Integrating Work With Learning WHAT is an internship? According to the National Society of Experiential Learning, an internship is a ―carefully monitored work or volunteer experience in which an individual has intentional learning goals and reflects actively on what he or she is learning throughout the experience. It’s temporary work that gives you on the job training and practical experience.‖ Internships usually last one semester, although some can be longer or shorter. Some are paid positions. Others earn you academic credit. You can intern in almost any area of study in almost any part of the country, or even abroad. Internships can get your foot in the door for your first full-time, permanent position. Employers are using internships in order to gain a first hand, in-depth look at prospective employees. WHY do an internship? Experiential learning is the single most effective way to obtain employment after graduation. You get the opportunity to learn new skills, and apply the things you learned in the classroom in ―real life situations‖. It is a way to explore career options, likes and dislikes, with little investment in terms of time and money. You can earn academic credit, and for some internships you may even be paid! You can network and develop professional contacts in your field of study. You can increase your self-confidence and professionalism. WHAT types of internships exist? Paid internships Credit internships Volunteer experiences Summer, Fall, and Spring internships WHEN is the best time to do an internship? The ideal time to do an internship is the summer after your sophomore year or during your junior year. This gives you the option of doing another internship when you are a senior. You can receive credit for an internship once you have reached junior or senior standing. WHAT should you have prepared? Resume/Cover Letter A professional reference list (Former and present employers, members of faculty, staff and/or administration. Advisors and coaches. No family members or friends.) Interviewing skills – practice and think ahead. Utilize INTERVIEW STREAM to conduct a Mock Interview! WHERE do you identify /look for internships? Directories in the Career Planning Library For student internships within the Federal Government – and there are MANY for ALL majors, please visit College Central Network: Internship/Job/On-Campus Interview posting database Career and Internship Fairs (visit Career Planning website for details) Contact previous/present employers and/or faculty Contact local seasonal employers (e.g. Dorney Park or Department of Parks and Recreation) Alumnae contacts via or the Alumnae Affairs Office **Please remember that your proposed internship site and the work involved still needs to be approved by your advisor and the Director of Career Planning to qualify for academic credit.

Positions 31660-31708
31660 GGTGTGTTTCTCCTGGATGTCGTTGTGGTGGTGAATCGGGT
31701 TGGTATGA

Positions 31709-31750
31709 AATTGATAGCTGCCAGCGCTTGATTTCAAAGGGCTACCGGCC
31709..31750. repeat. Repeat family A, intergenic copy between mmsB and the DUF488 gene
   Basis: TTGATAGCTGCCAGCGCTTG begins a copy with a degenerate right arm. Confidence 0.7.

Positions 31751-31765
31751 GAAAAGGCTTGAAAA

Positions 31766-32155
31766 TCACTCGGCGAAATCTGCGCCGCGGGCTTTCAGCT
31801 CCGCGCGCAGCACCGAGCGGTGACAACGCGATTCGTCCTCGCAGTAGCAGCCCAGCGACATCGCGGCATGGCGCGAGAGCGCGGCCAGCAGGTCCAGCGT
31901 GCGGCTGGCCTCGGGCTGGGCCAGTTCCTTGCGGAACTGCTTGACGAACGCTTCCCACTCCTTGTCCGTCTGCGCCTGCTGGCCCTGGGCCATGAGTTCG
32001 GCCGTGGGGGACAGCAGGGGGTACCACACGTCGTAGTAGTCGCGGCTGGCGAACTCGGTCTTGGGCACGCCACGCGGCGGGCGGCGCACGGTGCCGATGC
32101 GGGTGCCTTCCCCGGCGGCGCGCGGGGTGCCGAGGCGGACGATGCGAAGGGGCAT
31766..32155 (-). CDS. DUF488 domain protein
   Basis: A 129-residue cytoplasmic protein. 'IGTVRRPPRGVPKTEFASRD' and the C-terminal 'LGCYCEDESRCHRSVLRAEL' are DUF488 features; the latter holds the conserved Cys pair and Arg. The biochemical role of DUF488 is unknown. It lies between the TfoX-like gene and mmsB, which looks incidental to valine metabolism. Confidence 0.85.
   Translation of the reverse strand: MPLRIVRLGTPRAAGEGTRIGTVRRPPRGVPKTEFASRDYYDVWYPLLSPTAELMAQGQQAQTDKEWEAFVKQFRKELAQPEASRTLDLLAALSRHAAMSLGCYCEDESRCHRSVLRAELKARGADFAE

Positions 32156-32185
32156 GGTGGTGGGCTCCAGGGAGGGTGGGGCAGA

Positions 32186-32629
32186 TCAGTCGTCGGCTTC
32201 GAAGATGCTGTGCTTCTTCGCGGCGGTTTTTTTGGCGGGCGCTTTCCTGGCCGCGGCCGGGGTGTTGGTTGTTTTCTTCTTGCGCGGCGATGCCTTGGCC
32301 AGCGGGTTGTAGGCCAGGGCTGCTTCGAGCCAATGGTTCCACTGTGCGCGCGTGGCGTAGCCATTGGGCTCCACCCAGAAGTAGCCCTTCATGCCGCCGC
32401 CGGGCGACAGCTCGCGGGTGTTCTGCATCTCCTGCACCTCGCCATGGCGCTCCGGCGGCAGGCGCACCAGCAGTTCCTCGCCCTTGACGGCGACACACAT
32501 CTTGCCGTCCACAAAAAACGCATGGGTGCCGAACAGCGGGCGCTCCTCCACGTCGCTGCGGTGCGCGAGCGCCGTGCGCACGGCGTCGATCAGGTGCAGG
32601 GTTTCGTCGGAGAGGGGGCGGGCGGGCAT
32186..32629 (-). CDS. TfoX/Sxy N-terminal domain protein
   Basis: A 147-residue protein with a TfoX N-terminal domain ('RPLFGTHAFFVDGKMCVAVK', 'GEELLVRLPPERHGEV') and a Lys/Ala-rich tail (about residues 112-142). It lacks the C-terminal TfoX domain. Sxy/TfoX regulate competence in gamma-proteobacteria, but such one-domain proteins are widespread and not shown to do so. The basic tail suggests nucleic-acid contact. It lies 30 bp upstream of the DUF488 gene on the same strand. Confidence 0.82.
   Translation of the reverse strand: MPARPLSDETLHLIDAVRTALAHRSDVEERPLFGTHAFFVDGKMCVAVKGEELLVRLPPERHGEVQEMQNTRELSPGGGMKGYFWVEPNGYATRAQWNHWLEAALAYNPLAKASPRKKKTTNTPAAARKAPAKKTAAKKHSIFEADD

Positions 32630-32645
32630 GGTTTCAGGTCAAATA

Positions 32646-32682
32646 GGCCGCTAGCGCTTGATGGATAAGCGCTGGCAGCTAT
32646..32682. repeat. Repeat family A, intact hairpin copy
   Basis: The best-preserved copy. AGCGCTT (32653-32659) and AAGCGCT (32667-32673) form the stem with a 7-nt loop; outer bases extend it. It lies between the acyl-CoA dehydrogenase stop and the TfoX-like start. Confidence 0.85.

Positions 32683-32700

WHAT resources are available at the Career Center to help you? Websites – All internships received are posted on the web at: You may also explore the internship links listed on the Career Planning homepage at Directories – The Career Planning office has a host of internship directories in the career library to help students identify possible sites to intern Individual Appointments – Meet with the Director of Career Planning to discuss possible areas of interest, how to go about contacting employers, etc.

“Nothing ever becomes real until it is experienced.” ~John Keats

It Takes Time…START PREPARING NOW! To get the most out of an internship or summer job, you must take it as seriously as a ―real‖ job. Speak, act, and dress in a way that says you are a professional. The employer will be evaluating you and your work. But also realize that it is a learning experience – you are not expected to know everything beforehand! Keep in mind that employers look for: Enthusiasm Professionalism Responsibility Communication skills (written and oral) Drive and desire Good GPA (how good depends on the employer) Think Outside of your “Major” box: Even an internship or related job that is not in the career field you ultimately decide on can still be a very positive experience for you. It lets you know what you were not cut out to be –while you still have time to do something about it. It will be far less emotionally and financially expensive to make that discovery before you get a degree, not after.

Getting Started 1. Take a Look at Yourself Personal Interests: What do you enjoy doing? Academic Interests: What do you most want to learn? Career Goals: Where do you see yourself in 1 year? 5 years? Work Values: What rewards do you seek? Causes do you advocate? Abilities: What skills/abilities do you have to offer? What personal criteria do you have for an internship? o Geographic location o Duration o Monetary compensation o Academic credit 2.